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Lawmakers introduce bill to protect wild horses

Updated October 7, 2022 - 4:48 pm

WASHINGTON — Wild horse deaths due to roundups and senseless slaughter prompted House lawmakers on Friday to introduce a bipartisan bill to better protect the iconic animals of the Southwest.

Rep. Raul Grijalva, D-Ariz., the chairman of the House Natural Resources Committee, filed the Wild Free-Roaming Horses and Burros Protection Act of 2022 with co-sponsors including Reps. Dina Titus, D-Nev., David Schweikert, R-Ariz., and Joe Neguse, D-Colo.

“Nevada is home to the largest population of wild horses in the nation and I have seen time and time again how they continue to be endangered, both during roundups and after they have been removed from the land,” Titus said in a statement.

The bill was filed as authorities investigate the recent slaughter of horses by unknown gunmen in Arizona.

The Bureau of Land Management, the federal agency responsible for the wild herds, also has upped a reward to $20,000 for information into the shooting death of five horses west of Ely in November 2021. That grisly scene included a dead animal with an aborted fetus.

Meanwhile, federal roundup of horses to remove animals from sensitive habitat has also led to deaths in Colorado, Wyoming and Nevada due to disease spread in corrals and from frightened animals severely injured while being herded by helicopters.

“These special creatures deserve federal protections that recognize their importance and ensure they are treated humanely,” Grijalva said in announcing the bipartisan legislation.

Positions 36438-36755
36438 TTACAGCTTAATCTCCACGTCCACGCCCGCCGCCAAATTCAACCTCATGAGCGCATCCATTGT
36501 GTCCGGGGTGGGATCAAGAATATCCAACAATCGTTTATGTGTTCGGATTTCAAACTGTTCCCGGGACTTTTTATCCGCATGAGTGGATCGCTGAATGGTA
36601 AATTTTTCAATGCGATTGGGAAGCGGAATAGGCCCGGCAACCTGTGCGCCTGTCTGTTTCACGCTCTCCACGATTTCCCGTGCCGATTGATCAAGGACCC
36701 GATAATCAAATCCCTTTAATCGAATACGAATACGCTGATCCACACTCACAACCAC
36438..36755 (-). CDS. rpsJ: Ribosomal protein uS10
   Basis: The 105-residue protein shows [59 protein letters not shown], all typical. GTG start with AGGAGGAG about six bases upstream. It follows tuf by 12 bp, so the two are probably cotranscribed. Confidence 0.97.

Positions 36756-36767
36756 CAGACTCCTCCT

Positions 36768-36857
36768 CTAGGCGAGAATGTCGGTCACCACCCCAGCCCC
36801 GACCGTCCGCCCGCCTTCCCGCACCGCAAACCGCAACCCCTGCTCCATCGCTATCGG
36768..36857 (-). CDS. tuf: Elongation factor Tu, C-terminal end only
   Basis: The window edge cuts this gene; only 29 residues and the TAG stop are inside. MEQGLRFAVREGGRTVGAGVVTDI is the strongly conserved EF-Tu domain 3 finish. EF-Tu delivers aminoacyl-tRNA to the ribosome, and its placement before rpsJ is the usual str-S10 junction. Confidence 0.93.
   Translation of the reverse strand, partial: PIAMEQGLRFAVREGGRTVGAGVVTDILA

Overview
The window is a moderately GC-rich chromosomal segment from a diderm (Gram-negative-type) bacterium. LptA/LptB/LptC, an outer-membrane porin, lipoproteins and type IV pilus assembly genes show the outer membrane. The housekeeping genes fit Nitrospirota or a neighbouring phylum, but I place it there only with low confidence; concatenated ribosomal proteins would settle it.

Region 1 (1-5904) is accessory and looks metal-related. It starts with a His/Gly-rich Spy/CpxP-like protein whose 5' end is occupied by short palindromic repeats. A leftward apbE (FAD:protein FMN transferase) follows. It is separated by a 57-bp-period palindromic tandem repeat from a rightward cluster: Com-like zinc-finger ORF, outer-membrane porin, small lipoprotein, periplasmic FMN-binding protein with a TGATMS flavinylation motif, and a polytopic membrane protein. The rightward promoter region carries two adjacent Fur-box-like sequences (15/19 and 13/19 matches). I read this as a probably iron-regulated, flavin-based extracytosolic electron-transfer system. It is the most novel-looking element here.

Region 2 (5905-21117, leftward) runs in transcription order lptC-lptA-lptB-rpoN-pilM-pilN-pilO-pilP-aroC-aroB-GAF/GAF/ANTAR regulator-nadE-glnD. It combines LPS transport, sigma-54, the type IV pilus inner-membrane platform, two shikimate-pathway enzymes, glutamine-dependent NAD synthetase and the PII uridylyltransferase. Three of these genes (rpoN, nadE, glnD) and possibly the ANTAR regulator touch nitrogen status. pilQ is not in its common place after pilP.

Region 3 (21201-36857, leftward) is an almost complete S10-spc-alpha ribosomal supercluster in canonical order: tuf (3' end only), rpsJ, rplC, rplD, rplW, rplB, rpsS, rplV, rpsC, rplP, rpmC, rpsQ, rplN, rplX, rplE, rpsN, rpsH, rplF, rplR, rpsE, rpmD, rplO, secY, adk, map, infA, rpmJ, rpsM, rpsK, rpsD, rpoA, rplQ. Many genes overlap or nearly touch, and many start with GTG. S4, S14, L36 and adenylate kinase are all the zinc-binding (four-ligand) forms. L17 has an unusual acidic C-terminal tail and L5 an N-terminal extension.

Schweikert said the bill is more than about saving creatures today, “it’s about ensuring the great wild horses and burros of Arizona and America live on for generations to come.”

Fitzpatrick said the bill introduced Friday would provide more federal funds and resources to protect wild horses and burros from slaughter, or killed for management goals, implement fertility control vaccine programs and eliminate cash for adoptions that have led to slaughter in Mexico and other countries.

BLM officials announced earlier this year that the agency planned to remove 22,000 wild horses and burros from public lands due to overpopulation, the lack of natural predators and overgrazing of natural food sources consumed by native species.

A helicopter roundup near Ely resulted in a severe leg break and the death of a foal. The horrific scene was captured on camera. About 12 horses died in that roundup.

Meanwhile, corralled horses in Wheatland, Wyoming and Canon City, Colorado came down with disease that left more than 150 dead and resulted in a federal inquiry.

Following those events, Titus filed legislation to halt the use of helicopters in roundups.

In light of the deaths at corrals, Titus and Cohen urged Interior Secretary Deb Haaland to halt roundups until investigations by state and federal biologists and officials have been completed.

The bill filed Friday would halt some of the practices altogether and promote more humane management techniques, according to the lawmakers.

“This bill promotes much-needed humane, commonsense, and fiscally responsible reforms that would stop the endless cycle of removals and keep these beloved symbols of freedom in the wild where they belong,” said Suzanne Roy, American Wild Horse Campaign executive director, in a statement.

Contact Gary Martin at gmartin@reviewjournal.com. Following @garymartindc on Twitter

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